If the appropriate data sets are not available, there are technics available to generate synthetic data to make the training data more representative.

Bias can then be monitored throughout the lifecycle, for example, checking if the model used is behaving consistently across different groups of people and the impact the decisions have had on the people as a result.

But this level of scrutiny and oversight can only be achieved through a proactive governance framework and not left as an afterthought.

RN: Can you elaborate on how ethics is the new frontier for technology? Is that being driven by particular factors?

OP: Much of this comes down to a ‘can’ versus ‘should’ discussion. Thanks to technology innovations, virtually anything has become possible for AI to do. The key thing here is what should be done as opposed to what can be done. Obviously, there is a regulatory framework that mandate certain rules about can or cannot be done, but the technology is moving faster than society and what we see today is a tension between what the technology makes possible, and the ethical implications. A lot of questions and concerns are being raised, and companies are under pressure to keep control of the technology they use and to act responsibly for the greater good.

The reality is that we are all learning as we go along, the impacts that AI systems can have are not all known or felt yet, and mistakes are inevitable.

RN: How can RAI be implemented and then tracked to ensure it is consistently performed?

OP: The key thing when it comes to RAI is to put the human back into the equation. There is a difference between automated decision-making and aiding the decision-making process. Companies must therefore structure the use, deployment, and implementation of AI technology with a people-centric approach in mind.

It is also critical to avoid handling RAI as an afterthought and to embed RAI principles into your AI initiatives from the outset. Injecting those principles in a deployed AI application is much more complicated and costly and would probably require a complete re-design and re-build of the underlying models. So better get things right from the start!

RN: To what extent is the onus on leadership to ensure responsible AI is being implemented?

OP: Everybody has a role to play in RAI, but it can’t be down to the people in the trenches to see the “big picture” and to do what’s right, which is often more difficult, lengthy and costly. Therefore, there must be a mandate coming from the top. Business and public leaders are ultimately accountable to ensure that AI technologies are used responsibly.

The main responsibility of leadership is to contextualise RAI principles and to translate them into actionable guidelines. What’s acceptable in a specific context is not acceptable in another one, depending on the industry, country, use case, culture, and values of the organisation. It is all well and good to say a business must be fair and impartial, but how does that translate into actionable guidelines for teams to implement? Safeguards, standards and best practices should be carefully defined so all involved know what is expected from them.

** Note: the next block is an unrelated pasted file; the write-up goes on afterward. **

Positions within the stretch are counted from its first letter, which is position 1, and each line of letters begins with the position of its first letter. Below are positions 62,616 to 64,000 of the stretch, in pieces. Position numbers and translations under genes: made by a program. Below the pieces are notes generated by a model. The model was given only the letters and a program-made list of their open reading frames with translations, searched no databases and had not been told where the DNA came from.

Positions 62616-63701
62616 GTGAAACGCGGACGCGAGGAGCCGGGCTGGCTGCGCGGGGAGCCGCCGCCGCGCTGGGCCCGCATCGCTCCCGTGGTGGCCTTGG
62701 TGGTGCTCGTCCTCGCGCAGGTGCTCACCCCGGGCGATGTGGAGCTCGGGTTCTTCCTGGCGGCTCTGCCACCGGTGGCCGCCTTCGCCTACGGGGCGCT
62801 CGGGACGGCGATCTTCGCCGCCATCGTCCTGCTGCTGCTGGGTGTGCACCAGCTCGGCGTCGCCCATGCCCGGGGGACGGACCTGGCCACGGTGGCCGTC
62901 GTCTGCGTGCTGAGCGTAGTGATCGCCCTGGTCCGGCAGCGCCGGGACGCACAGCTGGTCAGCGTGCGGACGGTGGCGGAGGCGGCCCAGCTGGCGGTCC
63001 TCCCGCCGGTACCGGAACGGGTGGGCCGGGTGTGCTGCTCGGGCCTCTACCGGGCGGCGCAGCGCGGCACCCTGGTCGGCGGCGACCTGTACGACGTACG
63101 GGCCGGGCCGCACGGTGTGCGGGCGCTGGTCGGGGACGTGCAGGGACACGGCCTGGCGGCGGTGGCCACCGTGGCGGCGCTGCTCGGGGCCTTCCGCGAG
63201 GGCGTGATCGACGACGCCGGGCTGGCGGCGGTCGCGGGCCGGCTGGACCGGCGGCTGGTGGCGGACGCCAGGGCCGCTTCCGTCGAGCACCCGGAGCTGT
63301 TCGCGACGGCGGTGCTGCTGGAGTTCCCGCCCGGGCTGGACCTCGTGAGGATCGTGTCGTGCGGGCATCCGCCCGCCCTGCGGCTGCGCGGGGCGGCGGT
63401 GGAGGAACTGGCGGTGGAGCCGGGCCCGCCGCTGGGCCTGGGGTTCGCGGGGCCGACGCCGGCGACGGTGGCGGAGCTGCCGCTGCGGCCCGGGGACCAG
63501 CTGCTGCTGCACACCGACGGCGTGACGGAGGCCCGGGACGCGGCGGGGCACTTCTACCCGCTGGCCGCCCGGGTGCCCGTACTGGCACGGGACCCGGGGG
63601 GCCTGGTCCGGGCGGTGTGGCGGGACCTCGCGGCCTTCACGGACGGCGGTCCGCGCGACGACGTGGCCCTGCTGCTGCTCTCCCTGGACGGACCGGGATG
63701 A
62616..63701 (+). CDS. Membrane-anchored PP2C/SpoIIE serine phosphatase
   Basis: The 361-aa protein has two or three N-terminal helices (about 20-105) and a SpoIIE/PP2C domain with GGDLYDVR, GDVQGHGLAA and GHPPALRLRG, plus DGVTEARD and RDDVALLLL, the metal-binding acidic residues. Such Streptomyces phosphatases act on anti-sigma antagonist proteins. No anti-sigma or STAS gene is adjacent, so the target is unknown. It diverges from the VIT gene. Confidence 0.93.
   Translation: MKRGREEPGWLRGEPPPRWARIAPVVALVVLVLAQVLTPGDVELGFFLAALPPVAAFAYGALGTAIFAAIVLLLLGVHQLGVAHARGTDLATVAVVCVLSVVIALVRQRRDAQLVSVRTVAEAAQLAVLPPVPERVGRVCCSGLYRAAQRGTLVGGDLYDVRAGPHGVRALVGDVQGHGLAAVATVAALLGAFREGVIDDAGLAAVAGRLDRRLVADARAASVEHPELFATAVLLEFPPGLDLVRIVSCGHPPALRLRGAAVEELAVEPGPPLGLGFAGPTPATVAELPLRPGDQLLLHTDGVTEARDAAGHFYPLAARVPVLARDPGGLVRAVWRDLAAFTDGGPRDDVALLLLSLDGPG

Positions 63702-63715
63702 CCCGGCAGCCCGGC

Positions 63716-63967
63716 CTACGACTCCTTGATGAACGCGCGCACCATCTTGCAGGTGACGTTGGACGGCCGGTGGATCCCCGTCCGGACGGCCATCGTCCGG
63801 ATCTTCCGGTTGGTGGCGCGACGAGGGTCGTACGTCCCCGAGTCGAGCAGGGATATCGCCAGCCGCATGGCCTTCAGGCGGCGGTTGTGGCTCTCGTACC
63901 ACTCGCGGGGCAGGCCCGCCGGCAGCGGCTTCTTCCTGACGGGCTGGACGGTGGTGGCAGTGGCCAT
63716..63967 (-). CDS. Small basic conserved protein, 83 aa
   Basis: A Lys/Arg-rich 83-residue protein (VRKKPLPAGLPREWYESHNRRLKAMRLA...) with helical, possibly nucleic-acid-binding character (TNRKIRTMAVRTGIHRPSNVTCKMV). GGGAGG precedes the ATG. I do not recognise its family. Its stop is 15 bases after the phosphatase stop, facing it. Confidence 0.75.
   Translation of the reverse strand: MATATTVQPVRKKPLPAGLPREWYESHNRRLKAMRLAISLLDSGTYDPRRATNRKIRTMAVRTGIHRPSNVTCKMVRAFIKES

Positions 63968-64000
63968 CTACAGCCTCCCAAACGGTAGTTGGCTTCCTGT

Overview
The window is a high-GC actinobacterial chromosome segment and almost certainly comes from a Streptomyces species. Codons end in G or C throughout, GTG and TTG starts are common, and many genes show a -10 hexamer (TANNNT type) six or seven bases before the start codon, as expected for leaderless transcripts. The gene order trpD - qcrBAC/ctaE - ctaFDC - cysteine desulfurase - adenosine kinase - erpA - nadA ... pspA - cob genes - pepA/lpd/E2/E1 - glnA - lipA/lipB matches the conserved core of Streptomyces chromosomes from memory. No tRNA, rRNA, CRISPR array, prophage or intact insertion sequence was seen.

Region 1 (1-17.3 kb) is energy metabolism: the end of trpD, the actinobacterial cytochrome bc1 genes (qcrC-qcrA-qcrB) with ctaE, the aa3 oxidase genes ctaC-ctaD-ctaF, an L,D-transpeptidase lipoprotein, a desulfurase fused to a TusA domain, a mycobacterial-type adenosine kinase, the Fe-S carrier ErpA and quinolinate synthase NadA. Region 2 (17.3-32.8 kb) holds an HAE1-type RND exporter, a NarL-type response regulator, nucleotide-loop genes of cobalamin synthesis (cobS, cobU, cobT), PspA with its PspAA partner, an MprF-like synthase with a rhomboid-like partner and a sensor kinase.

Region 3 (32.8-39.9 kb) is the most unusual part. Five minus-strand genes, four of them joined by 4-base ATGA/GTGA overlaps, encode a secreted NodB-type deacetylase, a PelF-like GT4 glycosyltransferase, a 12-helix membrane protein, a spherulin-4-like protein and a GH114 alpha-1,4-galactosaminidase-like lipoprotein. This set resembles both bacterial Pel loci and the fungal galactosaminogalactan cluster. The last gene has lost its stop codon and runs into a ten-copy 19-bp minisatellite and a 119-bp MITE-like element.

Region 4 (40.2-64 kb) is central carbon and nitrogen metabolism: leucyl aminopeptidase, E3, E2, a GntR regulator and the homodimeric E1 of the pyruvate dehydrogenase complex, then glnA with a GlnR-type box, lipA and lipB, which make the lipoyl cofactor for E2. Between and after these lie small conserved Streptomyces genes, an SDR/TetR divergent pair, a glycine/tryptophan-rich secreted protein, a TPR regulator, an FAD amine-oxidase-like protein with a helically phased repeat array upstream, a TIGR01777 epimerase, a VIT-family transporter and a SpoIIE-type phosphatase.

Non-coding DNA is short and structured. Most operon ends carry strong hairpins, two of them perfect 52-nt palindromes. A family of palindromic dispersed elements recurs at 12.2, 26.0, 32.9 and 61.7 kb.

But the responsibility of the leadership doesn’t stop there. They should also ensure that there is the appropriate oversight, a governance framework, and processes to monitor and mitigate the risks.

RN: Are there any factors that would impede the deployment of responsible AI – and any significant business benefits from it as well?

OP: There are many obstacles to deploying RAI, but none of them are unmanageable. I can mention the diversity of skills needed to anticipate the potential implications and to mitigate the risks from AI applications. It’s not just about data science and other considerations should be included that relate to other domains such as sociology, economics, psychology, etc.

Another potential obstacle is the pressure to deploy AI systems quickly to gain a competitive advantage. In this AI race, shortcuts can be taken, and risks ignored, in order to shorten the time to market. This is a big mistake as ultimately, RAI is about building trust, with employees, partners, customers, stakeholders, and without trust, there is no adoption, and without adoption, there is no value delivered.

RN: Do you think AI will be able to run autonomously or will human oversight always be a critical factor to ensure biases aren’t just being amplified?

OP: It is not a matter of whether AI will be able to run autonomously, but whether it should.

Back to the first principle of RAI, “human-centricity”, the success of AI applications will come from the partnership between humans and algorithms. The appropriate level of human oversight greatly depends on the use case. Personalising ads on a website doesn’t require much but supporting decision-making in the healthcare or justice domains is far more critical because of the potential impacts on individuals and will require a different combination of analytical insight and human input.

AI can bring tremendous value to people, to the environment, and to society at large, but it cannot go unchecked. Ultimately, AI should serve our needs and humans should be part of the equation.